-Pastor Greg Thompson, “The Church in Our Time”

Rev. John Yates II, rector at the Falls Church Anglican, in Falls Church, Va., recently preached a Labor Day sermon reflecting on similar themes. He concluded:

“At the end, God will indeed judge us as to how well we have put his gifts to work in his service—our works don’t determine whether or not we go to heaven, but what kind of stewards of the gospel we have been will be evaluated. It would be a great joy to hear Him say, “Well done, good and faithful servant.”

“We have a responsibility to discern and develop the gifts God has given us (both natural abilities and experience, spiritual gifts, and material blessings). Asking God to lead and guide us in how to do this, and helping one another are top priorities. Make knowing and trusting Jesus Christ the all-surpassing goal of your life. As you follow him, he has said he will help you ‘become’ what he wants you to become.”

Sermon Audio

Sermon Transcript

The task of discipleship and the integration that KPN seeks to explore and model are emphasized by Self, who is himself a pastor with decades of ministry experience.

“As we reflect on this material, it is vital to remember that the local church is still the primary community through which God’s people worship, grow, evangelize, and demonstrate compassion – even though the church-as-organization is not called to do every task in God’s world. The major idea is this primer is that all spheres of life are ordained by God and can be infused with the Holy Spirit’s wisdom…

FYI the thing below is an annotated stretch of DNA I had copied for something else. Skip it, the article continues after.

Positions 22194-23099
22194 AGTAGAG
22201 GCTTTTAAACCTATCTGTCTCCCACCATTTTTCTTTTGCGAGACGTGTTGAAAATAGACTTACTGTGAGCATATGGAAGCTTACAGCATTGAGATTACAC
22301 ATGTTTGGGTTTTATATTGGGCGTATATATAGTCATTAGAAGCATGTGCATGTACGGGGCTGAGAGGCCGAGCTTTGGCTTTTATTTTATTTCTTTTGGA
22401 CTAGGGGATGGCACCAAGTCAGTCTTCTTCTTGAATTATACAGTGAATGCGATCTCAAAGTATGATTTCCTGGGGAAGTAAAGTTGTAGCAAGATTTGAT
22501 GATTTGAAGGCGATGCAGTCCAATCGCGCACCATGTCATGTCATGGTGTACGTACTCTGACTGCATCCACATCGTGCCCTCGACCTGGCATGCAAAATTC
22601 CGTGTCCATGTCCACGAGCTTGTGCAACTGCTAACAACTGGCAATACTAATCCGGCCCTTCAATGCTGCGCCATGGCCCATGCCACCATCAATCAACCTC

“…Discipleship that brings faith, economics, and work together is liberating. When the glory of God and the good of others is in view, when all facets of life are saturated with God’s presence and every member of the congregation wakes up on Monday with meaning for the day, the fruit will be greater than we can imagine.”

-Charlie Self, pp. 81-83, Flourishing Churches and Communities

From the Kern Pastors Network. Image: Jennifer Woodruff Tait.

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About Made to Flourish

Made to Flourish: A Pastors’ Network for the Common Good is dedicated to growing the numbers and influence of pastors and churches actively integrating faith, work, and economics for ministry that produces human flourishing.